Journal of the New Zealand Medical Association, 18-June-2004, Vol 117 No 1196
Inhaled corticosteroids in asthma action plans—double or quits?
In this issue of the New Zealand Medical Journal, McNally et al re-explore the use of childhood asthma action plans by general practitioners and paediatricians. The authors asked whether these practitioners might have changed their practice in advocating a doubling step for inhaled corticosteroids (ICS) since 1995.1 They hypothesise that recent studies (suggesting that the doses of inhaled corticosteroid being prescribed are too high2 and are well above the top of the dose response curve) might have influenced whether such a step was included in children’s asthma action plans. The fact that no space exists in the current Asthma and Respiratory Foundation Child Asthma Plan released in 2000, and that there is no evidence supporting the doubling step, might also be significant factors leading to change.
McNally et al found that use of a doubling step has significantly decreased since 1995—from 95% to 86% amongst general practitioners, and from 57% to 32% amongst paediatricians. It is interesting, therefore, to revisit the issues surrounding the doubling of inhaled corticosteroids (ICS) for asthma exacerbations, and to ponder why general and specialist paediatric practice might differ.
One of the first studies to suggest doubling ICS at the onset of exacerbations (as part of asthma self management in adult asthmatics) showed a significant benefit in a before-and-after trial when PEFR fell below 30% of the best value.3 The idea was rapidly incorporated into adult asthma-management plans in New Zealand (in response to the asthma mortality epidemic).
The mortality survey showed that many patients who died from asthma were under-treated—both chronically and in the final acute episode. Furthermore, it was recognised that many patients failed to identify the severity of their disease, as did some of their doctors. Thus, the elements of asthma-management plans were a pragmatic response to an urgent need to improve asthma management.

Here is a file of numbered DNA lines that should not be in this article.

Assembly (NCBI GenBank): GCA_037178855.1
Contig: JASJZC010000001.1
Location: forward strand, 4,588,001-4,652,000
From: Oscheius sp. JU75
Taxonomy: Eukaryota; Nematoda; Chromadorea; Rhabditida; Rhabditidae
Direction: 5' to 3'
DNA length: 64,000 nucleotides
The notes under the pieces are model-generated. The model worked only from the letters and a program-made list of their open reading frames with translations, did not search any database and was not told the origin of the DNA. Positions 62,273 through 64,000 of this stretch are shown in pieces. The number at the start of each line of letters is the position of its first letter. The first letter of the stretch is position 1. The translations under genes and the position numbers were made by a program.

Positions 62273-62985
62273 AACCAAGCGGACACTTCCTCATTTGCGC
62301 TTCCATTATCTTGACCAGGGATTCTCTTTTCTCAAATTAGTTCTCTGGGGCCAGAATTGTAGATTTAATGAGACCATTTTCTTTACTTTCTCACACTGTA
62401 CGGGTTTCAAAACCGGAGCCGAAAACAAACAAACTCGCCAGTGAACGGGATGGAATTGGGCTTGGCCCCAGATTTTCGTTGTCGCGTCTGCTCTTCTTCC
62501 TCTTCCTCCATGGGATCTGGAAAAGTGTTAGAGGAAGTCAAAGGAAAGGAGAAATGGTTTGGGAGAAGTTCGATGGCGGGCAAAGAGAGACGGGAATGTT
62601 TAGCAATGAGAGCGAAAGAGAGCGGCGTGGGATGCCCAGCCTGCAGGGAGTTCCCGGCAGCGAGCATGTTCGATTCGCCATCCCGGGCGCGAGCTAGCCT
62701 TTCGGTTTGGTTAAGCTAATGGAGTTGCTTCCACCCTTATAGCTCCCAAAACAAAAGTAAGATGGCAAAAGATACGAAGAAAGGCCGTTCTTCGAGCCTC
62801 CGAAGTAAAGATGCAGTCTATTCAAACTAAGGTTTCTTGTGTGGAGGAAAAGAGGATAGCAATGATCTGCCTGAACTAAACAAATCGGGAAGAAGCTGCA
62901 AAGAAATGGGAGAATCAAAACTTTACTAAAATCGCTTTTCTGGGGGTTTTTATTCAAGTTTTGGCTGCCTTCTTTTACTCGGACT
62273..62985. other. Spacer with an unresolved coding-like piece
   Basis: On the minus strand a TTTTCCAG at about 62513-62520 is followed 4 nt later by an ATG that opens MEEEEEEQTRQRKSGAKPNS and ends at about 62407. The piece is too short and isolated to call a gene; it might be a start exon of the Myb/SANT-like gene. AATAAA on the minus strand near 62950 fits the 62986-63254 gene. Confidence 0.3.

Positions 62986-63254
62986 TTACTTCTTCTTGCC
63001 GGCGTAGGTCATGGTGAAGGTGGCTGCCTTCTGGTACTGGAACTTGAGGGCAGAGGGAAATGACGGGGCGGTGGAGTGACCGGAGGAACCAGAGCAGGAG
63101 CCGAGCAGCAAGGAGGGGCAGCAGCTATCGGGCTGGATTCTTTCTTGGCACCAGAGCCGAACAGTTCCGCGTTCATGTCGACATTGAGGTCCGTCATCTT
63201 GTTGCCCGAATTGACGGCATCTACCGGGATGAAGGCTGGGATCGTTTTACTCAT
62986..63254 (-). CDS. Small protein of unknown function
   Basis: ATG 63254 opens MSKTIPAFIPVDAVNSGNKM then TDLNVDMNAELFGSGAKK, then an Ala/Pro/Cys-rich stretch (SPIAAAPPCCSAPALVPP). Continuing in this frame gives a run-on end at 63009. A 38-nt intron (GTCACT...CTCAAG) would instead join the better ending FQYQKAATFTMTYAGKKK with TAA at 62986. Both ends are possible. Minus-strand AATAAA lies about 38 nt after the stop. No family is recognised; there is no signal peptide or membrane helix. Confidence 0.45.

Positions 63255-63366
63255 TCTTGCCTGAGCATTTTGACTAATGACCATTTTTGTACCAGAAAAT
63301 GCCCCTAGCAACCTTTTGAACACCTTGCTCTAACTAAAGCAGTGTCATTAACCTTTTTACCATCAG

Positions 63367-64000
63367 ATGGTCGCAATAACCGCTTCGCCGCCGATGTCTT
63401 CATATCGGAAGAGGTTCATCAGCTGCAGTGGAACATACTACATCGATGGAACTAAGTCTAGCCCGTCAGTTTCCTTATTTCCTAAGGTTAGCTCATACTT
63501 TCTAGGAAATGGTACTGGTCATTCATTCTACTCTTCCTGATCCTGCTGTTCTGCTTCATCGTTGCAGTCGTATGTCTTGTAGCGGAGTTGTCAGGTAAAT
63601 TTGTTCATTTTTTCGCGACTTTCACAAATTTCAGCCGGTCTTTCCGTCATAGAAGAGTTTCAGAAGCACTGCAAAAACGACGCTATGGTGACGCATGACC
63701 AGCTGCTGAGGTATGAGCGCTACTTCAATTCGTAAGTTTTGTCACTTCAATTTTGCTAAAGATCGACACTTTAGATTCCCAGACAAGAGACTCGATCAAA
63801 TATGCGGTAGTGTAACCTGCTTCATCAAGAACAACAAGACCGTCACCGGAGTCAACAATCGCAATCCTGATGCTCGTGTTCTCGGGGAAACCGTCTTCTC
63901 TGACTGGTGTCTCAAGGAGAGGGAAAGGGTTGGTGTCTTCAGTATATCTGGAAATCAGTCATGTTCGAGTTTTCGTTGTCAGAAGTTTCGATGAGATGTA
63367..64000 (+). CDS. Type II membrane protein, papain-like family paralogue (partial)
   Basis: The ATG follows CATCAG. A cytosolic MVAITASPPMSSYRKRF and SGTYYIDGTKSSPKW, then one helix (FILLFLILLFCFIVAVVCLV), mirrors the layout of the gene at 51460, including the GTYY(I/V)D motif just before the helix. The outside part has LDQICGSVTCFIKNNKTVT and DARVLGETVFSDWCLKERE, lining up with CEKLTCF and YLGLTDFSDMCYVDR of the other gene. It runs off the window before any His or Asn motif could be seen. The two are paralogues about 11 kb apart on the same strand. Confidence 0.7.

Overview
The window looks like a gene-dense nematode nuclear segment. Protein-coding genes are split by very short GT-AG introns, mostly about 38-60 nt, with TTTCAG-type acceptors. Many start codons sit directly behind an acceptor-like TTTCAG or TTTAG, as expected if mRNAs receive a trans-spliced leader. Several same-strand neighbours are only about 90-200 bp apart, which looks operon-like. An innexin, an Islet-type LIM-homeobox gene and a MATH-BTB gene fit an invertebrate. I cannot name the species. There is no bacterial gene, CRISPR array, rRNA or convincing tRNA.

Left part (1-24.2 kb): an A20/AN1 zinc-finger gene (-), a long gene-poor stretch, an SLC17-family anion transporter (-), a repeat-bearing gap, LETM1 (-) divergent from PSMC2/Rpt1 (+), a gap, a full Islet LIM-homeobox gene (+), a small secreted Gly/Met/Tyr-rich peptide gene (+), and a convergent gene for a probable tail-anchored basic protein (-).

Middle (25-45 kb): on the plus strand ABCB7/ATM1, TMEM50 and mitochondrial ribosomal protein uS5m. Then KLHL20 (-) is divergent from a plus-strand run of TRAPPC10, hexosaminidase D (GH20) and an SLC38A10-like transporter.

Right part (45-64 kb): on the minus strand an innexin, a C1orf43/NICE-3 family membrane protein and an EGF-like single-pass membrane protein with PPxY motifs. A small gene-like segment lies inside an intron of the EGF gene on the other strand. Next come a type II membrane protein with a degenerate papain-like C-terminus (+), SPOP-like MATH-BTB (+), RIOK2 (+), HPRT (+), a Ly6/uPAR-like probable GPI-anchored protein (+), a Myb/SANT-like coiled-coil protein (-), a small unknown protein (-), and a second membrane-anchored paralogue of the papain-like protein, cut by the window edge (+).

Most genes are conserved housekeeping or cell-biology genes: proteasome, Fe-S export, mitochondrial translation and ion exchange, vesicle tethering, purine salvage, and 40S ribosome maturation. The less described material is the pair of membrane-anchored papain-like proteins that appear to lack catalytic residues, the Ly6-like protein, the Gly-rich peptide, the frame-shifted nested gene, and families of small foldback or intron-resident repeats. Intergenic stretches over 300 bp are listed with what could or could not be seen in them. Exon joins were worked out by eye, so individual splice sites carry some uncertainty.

The idea of doubling inhaled corticosteroids (in response to changing peak flow or increasing symptoms) was seen as an important part of patient education—encouraging them to use inhaled corticosteroids and reinforcing their role in asthma management. Indeed, the fact that doctors considered doubling a treatment that has no immediate palpable benefit (compared to bronchodilators) emphasised the importance they placed on it. Subsequently, at least in adults, studies of management plans (incorporating this doubling-step) have shown evidence for improved asthma management compared to usual care in adults.4
Lahdensuo et al4 suggested that the improvement was unrelated to increased ICS use, although ICS adherence was not formally measured. Indeed, it has been difficult to identify which elements of these plans are important: the increased doses or compliance with ICS, early treatment of an exacerbation, improved education and understanding, or simply a Hawthorne effect.
Only one study has formally examined the value of this ICS doubling step in children and it is discussed in the McNally paper.5 That study (Garrett et al), although underpowered, failed to find any evidence that doubling ICS (for 3 days following the onset of a mild exacerbation in children) had any effect on symptom scores or the time course of improvement in lung function.
Recently, the doubling-step has been specifically examined in adults.6 Again, that study (Harrison et al) was underpowered for the main outcome of preventing an oral steroid requiring exacerbation, but was sufficiently powered for changes in PEFR or symptom scores. In addition, it failed to show any benefit from doubling ICS—with PEF rates returning to normal over 2 weeks regardless of increased ICS use.